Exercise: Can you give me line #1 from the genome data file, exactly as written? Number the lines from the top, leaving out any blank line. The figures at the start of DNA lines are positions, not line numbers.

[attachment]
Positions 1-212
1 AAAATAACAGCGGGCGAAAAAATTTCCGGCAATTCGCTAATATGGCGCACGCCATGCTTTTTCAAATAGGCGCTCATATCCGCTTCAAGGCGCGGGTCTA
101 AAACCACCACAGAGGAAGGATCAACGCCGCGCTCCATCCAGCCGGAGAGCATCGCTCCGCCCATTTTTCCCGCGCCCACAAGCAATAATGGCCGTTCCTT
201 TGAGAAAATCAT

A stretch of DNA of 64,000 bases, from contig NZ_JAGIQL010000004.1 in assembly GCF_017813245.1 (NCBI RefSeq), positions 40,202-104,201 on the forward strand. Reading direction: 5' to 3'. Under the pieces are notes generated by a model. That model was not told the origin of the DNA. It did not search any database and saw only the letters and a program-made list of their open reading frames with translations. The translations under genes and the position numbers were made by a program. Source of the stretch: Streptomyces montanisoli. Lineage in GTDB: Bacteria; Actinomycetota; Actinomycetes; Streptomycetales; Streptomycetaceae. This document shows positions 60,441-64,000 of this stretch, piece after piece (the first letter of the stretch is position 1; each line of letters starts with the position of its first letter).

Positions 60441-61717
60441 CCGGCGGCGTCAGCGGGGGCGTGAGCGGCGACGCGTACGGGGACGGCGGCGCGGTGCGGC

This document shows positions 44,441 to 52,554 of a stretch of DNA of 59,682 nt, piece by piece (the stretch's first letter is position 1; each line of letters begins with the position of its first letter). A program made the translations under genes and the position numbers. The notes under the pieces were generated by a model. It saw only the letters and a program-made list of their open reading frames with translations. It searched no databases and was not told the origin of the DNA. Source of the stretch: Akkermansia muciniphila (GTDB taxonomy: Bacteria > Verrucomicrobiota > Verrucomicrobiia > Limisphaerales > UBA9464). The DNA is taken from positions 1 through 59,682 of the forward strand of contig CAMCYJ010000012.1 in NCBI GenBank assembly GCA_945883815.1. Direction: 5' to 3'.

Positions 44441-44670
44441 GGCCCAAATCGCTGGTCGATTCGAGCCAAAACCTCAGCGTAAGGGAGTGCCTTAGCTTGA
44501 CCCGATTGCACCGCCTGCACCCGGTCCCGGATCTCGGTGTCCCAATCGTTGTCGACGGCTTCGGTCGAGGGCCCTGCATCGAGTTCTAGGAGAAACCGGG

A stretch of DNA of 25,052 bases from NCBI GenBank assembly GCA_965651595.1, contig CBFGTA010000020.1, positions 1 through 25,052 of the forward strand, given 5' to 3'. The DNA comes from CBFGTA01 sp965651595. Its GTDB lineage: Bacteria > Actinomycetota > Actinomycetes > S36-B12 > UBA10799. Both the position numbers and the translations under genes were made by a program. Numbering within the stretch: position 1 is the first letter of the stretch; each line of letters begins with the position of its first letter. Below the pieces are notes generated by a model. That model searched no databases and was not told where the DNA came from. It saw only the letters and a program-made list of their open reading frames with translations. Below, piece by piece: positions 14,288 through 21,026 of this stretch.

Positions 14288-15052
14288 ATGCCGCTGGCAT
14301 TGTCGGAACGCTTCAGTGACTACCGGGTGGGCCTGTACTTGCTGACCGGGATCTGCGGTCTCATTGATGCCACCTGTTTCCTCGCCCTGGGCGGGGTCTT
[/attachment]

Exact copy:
Positions 1-212